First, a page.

Subjective Wellbeing

Quality of life

Overall quality of life refers to a person’s evaluation of their own circumstances and experience of life, which is shaped by their cultural, social and environmental context [10]. Overall quality of life is generally accepted to be more nuanced and complex than other health concepts such as health status, lifestyle, or life satisfaction [10]. Overall quality of life has been measured in the Canterbury Wellbeing Survey since 2012 [11].

This indicator presents the proportion of those 18 years and over indicating that their overall quality of life was good or extremely good, as reported in the Canterbury Wellbeing Survey.

The figure shows a gradual increase in self-reported quality of life (proportion of those rating their quality of life as good or extremely good) for greater Christchurch, between 2012 (73.5%) and 2018 (80.6%). The current result is statistically significantly higher than all time-points prior to September 2014. However, the figure shows a plateau in self-reported quality of life for greater Christchurch since April 2016; with no statistically significant changes in the proportion rating their quality of life as good or extremely good, over the last four time-points. The overall upward trend is statistically significant.

The figure shows that in the earlier years of the time series, levels of overall quality of life (proportion of those rating quality of life as good or extremely good) were generally lower in Christchurch City, compared with Selwyn District and Waimakariri District (statistically significantly lower for Christchurch City compared with Selwyn District, 2012–2018; although similar to Waimakariri District from April 2016). In the current result, the proportion of Selwyn District respondents rating their quality of life as good or extremely good (89.3%) is statistically significantly higher than that for Waimakariri District and Christchurch City (81.9% and 79.4%, respectively). Overall, there appears to be a pattern of convergence between the districts over the last four or five years. Note that these data do not take into account the different socioeconomic profiles of the three Territorial Authorities, with income or socioeconomic status being an important factor for quality of life.

The figure shows that levels of overall quality of life (proportion of those rating their quality of life as good or extremely good) have generally been higher for European respondents, compared with Māori and Pacific/Asian/Indian respondents (statistically significantly higher for Europeans compared with Māori and Pacific/Asian/Indian, 2012–2018; with the exception of April 2016 to June 2017 for Māori). In the current result, the proportion of European respondents rating their quality of life as good or extremely good is statistically significantly higher than that for Māori and Pacific/Asian/Indian respondents (82.5% compared with 74.4% and 69.2% respectively, 2018). While there is some variability in the results for Māori and Pacific/Asian/Indian (due to smaller absolute numbers in the sample) there appears to be an overall pattern of convergence between the groups over the last five years.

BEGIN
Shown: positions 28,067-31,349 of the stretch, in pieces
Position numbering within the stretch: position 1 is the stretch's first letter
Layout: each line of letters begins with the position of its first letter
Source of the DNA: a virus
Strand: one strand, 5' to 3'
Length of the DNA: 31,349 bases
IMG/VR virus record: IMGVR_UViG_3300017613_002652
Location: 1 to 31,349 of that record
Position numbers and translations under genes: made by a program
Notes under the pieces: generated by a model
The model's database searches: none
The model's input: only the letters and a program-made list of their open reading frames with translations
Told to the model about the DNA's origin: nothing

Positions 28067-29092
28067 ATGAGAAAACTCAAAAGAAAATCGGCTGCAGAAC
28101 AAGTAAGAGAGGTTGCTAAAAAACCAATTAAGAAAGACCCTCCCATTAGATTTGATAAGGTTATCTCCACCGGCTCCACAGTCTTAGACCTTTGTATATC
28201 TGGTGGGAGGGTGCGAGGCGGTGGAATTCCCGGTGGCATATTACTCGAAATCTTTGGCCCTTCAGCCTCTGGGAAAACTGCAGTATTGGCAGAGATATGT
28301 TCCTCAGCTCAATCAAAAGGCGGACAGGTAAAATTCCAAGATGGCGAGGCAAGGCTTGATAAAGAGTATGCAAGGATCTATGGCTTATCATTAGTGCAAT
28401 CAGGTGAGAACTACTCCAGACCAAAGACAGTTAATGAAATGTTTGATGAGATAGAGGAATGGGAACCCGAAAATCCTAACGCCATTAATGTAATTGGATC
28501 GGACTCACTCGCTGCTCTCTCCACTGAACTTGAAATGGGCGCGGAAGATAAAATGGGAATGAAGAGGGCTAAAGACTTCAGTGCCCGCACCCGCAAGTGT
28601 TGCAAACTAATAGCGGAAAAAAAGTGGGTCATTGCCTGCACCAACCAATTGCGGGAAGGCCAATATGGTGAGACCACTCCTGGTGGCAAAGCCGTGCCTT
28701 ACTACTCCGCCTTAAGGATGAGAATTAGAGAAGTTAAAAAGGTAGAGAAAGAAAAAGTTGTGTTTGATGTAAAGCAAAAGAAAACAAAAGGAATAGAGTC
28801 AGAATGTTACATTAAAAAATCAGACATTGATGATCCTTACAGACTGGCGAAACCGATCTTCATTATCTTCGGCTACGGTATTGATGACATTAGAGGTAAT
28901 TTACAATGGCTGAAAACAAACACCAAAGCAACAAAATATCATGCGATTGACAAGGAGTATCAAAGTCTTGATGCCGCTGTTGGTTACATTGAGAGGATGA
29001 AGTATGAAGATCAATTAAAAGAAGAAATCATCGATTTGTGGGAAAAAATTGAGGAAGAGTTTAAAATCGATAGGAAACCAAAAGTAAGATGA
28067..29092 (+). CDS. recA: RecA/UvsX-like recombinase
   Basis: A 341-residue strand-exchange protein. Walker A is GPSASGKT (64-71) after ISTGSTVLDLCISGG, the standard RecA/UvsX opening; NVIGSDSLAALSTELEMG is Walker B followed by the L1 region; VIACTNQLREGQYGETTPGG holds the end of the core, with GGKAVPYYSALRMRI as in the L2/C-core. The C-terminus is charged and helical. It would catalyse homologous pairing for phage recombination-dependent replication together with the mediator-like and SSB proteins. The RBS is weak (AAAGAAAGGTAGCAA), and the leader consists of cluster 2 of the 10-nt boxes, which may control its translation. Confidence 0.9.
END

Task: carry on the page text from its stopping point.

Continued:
The figure shows a pattern of converging overall quality of life (proportion of those rating their quality of life as good or extremely good) for the age groups over the time-series. While there have been some statistically significant differences between young people and the older age groups, at some time-points (e.g., between the 18–24 years group and the 50–64 years group, for 09/2012, 04/2013, 04/2015, and 09/2015; and older people 65+ years for 04/2013) there have been no statistically significant differences between any age groups since April 2016.

The figure shows a pattern of generally similar overall quality of life (proportion of those rating their quality of life as good or extremely good) for female and male respondents, over the period 2012 to 2018 (no significant differences at any time-points).

The figure shows a clear positive relationship between income and overall quality of life, with the proportion of those rating their overall quality of life as good or extremely good increasing with increasing annual household income. The differences between the four income groups shown in the figure have been statistically significant at most time-points across the time-series. In the current result, almost all (93%) of those respondents from the $100,000+ income group rated their quality of life as good or extremely good, compared with less than two-thirds (61%) of those from the <$30,000 income group (a statistically significant difference).

The figure shows lower levels of overall quality of life (proportion of those rating their quality of life as good or extremely good) for respondents with a long-term health condition or disability, compared with those without, from 2012–2018. The substantial difference between the groups has been persistent and statistically significant for all years in the series (for 2018, the proportion of respondents rating their quality of life as good or extremely good was 59% for those with a long-term health condition or disability and 86% for those without). There appears to be an overall upward trend for both groups, although trend analysis is not available for these data.

Data Sources

Source: Canterbury District Health Board.
Survey/data set: Canterbury Wellbeing Survey to 2018. Access publicly available data from the Community and Public Health (Canterbury DHB) website www.cph.co.nz/your-health/wellbeing-survey/
Source data frequency: Annually.

View technical notes and data tables for this indicator.

Updated: 21/11/2018